Hyundai and Kia fined $210 million over vehicle recalls due to engine trouble

The National Highway Traffic Safety Administration announced consent orders this week with Hyundai and Kia related to recalls of vehicles equipped with the Theta II engines. The automakers were hit with combined penalties amounting to $210 million. The NHTSA found that Hyundai and Kia conducted untimely recalls of over 1.6 million vehicles that used the Theta II engines.

The NHTSA also found that the automakers reported certain inaccurate information to it during the recalls. The consent orders establish monetary and non-monetary measures that will enhance Kia and Hyundai’s safety practices. Kia will create a new US safety office headed by a Chief Safety Officer. Hyundai will build a US test facility for safety investigations.

Both companies have promised to develop and implement a sophisticated data analytics program to better detect safety concerns. The agreements will also see each company retain an independent, third-party auditor who will directly report to the NHTSA. These auditors will conduct comprehensive reviews of the Safety Act practices and compliance with the consent order.

The NHTSA is also making both companies commit to substantial organizational improvements to enhance their ability to identify and investigate potential safety issues in the US while consistently and transparently communicating with the NHTSA. Hyundai is subject to a total civil penalty of $140 million with a $54 million upfront payment. It’s obligated to spend another $40 million on specified safety performance measures and an additional $46 million deferred penalty that will become payable if specified conditions aren’t satisfied.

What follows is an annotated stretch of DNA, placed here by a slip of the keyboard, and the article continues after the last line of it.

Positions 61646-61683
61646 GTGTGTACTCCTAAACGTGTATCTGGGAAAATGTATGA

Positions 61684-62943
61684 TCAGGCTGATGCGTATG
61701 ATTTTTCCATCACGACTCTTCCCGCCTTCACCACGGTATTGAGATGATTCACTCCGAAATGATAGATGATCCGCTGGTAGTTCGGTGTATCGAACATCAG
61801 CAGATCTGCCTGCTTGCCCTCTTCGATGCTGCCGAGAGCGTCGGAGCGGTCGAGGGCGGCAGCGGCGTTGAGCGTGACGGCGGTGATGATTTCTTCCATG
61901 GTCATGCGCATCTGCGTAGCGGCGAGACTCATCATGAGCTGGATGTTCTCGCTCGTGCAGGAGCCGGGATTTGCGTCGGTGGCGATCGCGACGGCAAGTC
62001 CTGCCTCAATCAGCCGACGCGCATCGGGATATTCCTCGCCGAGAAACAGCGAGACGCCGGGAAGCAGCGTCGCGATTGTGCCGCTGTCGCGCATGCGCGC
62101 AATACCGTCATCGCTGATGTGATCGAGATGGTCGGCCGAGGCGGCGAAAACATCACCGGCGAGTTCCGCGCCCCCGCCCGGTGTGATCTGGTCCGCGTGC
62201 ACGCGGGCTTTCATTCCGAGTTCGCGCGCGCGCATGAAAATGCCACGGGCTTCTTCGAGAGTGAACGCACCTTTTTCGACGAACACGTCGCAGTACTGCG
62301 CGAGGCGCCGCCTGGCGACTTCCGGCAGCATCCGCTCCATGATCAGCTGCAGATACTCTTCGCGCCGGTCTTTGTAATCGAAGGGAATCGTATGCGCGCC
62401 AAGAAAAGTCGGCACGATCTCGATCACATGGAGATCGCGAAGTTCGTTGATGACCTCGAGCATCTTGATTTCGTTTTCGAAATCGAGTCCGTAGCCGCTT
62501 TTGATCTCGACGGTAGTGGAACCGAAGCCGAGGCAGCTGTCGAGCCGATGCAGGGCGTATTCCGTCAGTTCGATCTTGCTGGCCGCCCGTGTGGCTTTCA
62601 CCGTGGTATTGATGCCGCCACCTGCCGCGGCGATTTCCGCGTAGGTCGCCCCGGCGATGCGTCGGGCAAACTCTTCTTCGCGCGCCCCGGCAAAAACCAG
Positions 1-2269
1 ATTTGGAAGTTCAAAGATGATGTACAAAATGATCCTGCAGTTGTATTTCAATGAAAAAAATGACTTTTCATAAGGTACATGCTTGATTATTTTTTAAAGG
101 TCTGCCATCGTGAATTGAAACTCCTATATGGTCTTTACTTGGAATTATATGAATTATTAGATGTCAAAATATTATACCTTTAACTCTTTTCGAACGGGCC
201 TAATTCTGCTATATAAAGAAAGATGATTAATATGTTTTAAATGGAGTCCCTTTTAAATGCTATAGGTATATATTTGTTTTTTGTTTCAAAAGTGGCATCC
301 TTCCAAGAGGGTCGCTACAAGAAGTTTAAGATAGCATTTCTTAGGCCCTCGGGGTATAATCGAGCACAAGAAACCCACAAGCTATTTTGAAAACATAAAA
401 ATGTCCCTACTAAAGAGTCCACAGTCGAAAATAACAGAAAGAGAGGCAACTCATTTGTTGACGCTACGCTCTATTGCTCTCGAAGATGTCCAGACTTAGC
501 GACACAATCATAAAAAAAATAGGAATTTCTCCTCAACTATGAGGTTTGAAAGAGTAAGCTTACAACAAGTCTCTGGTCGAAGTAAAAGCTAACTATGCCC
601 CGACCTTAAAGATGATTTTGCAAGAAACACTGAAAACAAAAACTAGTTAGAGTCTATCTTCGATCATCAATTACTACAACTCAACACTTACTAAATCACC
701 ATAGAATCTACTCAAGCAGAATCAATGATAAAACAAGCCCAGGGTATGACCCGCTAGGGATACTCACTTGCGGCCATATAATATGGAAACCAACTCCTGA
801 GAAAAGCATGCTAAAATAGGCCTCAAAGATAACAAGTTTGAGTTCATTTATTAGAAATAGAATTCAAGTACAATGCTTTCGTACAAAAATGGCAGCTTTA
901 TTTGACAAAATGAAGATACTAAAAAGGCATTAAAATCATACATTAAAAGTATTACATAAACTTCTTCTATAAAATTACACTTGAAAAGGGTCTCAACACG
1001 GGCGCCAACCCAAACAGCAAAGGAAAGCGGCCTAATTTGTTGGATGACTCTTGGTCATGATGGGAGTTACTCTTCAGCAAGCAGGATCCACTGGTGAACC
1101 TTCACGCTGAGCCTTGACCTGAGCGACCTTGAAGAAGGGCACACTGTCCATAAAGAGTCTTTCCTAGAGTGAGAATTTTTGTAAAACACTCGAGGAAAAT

Kia is subject to the total civil penalty of $70 million with a $27 million upfront payment. It’s obligated to spend another $16 million on specified safety performance measures with a $27 million deferred penalty payable if certain conditions aren’t satisfied. The consent orders don’t impact other ongoing investigations by the NHTSA regarding allegations of fires not related to crashes in Hyundai and Kia vehicles equipped with the Theta II engines.

Leave a Reply

Your email address will not be published. Required fields are marked *

%d bloggers like this: